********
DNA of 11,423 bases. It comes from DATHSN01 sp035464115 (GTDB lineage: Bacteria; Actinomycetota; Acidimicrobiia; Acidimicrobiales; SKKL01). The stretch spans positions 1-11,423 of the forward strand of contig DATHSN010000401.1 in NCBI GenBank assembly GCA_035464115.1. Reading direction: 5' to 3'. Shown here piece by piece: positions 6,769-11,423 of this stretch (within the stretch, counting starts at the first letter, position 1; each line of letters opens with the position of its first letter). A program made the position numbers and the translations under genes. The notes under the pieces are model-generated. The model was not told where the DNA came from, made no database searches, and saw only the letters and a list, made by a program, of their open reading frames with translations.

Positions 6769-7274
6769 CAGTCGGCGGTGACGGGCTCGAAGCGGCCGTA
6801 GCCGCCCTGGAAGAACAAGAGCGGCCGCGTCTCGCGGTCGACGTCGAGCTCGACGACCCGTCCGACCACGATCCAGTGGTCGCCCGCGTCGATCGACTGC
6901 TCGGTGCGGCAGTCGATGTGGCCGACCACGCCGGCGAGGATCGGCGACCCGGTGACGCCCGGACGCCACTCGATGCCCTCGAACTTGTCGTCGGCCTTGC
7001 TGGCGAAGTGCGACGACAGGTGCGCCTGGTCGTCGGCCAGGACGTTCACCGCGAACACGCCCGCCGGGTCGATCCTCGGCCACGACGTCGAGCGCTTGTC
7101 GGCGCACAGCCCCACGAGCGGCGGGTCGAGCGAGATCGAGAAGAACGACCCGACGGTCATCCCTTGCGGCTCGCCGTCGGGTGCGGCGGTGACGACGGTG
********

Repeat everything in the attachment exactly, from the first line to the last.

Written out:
DNA of 11,423 bases. It comes from DATHSN01 sp035464115 (GTDB lineage: Bacteria; Actinomycetota; Acidimicrobiia; Acidimicrobiales; SKKL01). The stretch spans positions 1-11,423 of the forward strand of contig DATHSN010000401.1 in NCBI GenBank assembly GCA_035464115.1. Reading direction: 5' to 3'. Shown here piece by piece: positions 6,769-11,423 of this stretch (within the stretch, counting starts at the first letter, position 1; each line of letters opens with the position of its first letter). A program made the position numbers and the translations under genes. The notes under the pieces are model-generated. The model was not told where the DNA came from, made no database searches, and saw only the letters and a list, made by a program, of their open reading frames with translations.

Positions 6769-7274
6769 CAGTCGGCGGTGACGGGCTCGAAGCGGCCGTA
6801 GCCGCCCTGGAAGAACAAGAGCGGCCGCGTCTCGCGGTCGACGTCGAGCTCGACGACCCGTCCGACCACGATCCAGTGGTCGCCCGCGTCGATCGACTGC
6901 TCGGTGCGGCAGTCGATGTGGCCGACCACGCCGGCGAGGATCGGCGACCCGGTGACGCCCGGACGCCACTCGATGCCCTCGAACTTGTCGTCGGCCTTGC
7001 TGGCGAAGTGCGACGACAGGTGCGCCTGGTCGTCGGCCAGGACGTTCACCGCGAACACGCCCGCCGGGTCGATCCTCGGCCACGACGTCGAGCGCTTGTC
7101 GGCGCACAGCCCCACGAGCGGCGGGTCGAGCGAGATCGAGAAGAACGACCCGACGGTCATCCCTTGCGGCTCGCCGTCGGGTGCGGCGGTGACGACGGTG